“In 1593, botanist Carolus Clusius brought tulips from Constantinople to the University of Leiden in Holland, planting the bulbs in a small garden for purposes of medicinal research. He was a right stingy gardener and refused to give or sell any to the locals. Some of his neighbors, looking to make a buck (or florin, or guilder, or whatever) on the exotic new flower from Turkey and disappointed with Clusius’s lack of capitalistic fervor, broke into his garden, stole some bulbs, and started the Dutch tulip trade.
Soon enough, a few of the more well-to-do Dutch had tulip bulbs in their gardens with which to impress the ladies. Fads being what they are, the wealthy in Holland subsequently developed a rather inexplicable taste for them and for the next seventy years or so, tulips increased dramatically in popularity and price.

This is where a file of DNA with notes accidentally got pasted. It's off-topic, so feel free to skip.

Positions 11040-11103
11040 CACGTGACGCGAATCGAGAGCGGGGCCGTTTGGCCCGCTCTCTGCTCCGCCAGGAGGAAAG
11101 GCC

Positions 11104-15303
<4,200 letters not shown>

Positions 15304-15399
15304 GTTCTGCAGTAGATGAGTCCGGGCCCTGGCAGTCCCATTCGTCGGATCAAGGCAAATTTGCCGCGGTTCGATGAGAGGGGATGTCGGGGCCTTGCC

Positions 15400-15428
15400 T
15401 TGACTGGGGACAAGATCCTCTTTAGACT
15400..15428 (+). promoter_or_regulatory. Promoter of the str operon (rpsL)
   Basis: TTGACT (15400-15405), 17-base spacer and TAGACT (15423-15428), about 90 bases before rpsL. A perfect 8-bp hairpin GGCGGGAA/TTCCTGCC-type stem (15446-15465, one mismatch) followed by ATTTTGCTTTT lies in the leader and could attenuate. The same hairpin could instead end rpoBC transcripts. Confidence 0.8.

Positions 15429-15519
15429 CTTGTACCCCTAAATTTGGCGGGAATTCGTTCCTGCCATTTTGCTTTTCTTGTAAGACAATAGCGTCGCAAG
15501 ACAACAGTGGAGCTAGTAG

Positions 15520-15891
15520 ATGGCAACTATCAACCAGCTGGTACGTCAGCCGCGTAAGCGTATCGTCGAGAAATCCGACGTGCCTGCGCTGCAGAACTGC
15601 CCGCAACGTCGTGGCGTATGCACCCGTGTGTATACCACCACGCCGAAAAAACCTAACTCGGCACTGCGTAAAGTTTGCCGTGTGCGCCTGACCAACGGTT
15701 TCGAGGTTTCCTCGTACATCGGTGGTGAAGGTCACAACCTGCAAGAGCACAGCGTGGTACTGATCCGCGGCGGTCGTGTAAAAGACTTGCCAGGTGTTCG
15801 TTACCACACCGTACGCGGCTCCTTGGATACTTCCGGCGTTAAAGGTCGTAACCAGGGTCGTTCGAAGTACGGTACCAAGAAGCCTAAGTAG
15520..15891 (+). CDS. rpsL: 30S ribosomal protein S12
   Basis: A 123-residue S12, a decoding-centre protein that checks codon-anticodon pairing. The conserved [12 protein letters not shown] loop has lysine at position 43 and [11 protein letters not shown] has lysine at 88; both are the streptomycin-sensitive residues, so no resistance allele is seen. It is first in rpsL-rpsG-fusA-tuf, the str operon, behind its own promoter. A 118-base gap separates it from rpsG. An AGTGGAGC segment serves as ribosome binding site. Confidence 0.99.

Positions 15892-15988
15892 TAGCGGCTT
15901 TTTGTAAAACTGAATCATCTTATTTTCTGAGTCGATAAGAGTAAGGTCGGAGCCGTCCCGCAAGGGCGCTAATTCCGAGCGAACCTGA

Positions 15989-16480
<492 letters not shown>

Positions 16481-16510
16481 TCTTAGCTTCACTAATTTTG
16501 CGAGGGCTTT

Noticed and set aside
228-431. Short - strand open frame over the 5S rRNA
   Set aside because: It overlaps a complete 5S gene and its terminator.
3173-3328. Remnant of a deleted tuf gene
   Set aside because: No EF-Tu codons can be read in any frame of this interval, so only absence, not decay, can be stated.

As Charles MacKay notes in his Extraordinary Popular Delusions and the Madness of Crowds (written in 1841), “Many persons grow insensibly attached to that which gives them a great deal of trouble… upon the same principle we must account for the unmerited economia lavished upon these fragile blossoms.” Before long, the normally judicious Dutch found themselves going into hock to populate their boudoirs and studies with little clumps of vegetable matter (the bulbs were quickly regarded as being far too valuable to actually plant). Vast amounts of property changed hands to procure tulip bulbs to display in one’s home, much to the befuddlement of outsiders. A speculative bubble ensued, and tulip bulbs, while fairly ordinary in the eyes of flower mongers today, were wildly overvalued.
Indeed, MacKay tells us, ‘ One would suppose that there must have been some great virtue in this flower to have made it so valuable in the eyes of so prudent a people as the Dutch; but it has neither the beauty nor the perfume of the rose….'”
~ from History House: Tulipomania
I was spring cleaning and came across a macro lens that was loaned to me. I didn’t know how to use my camera at the time, so it’s been sitting in my closet.
I had fun trying it out today – using tulips that I paid $3.99 for.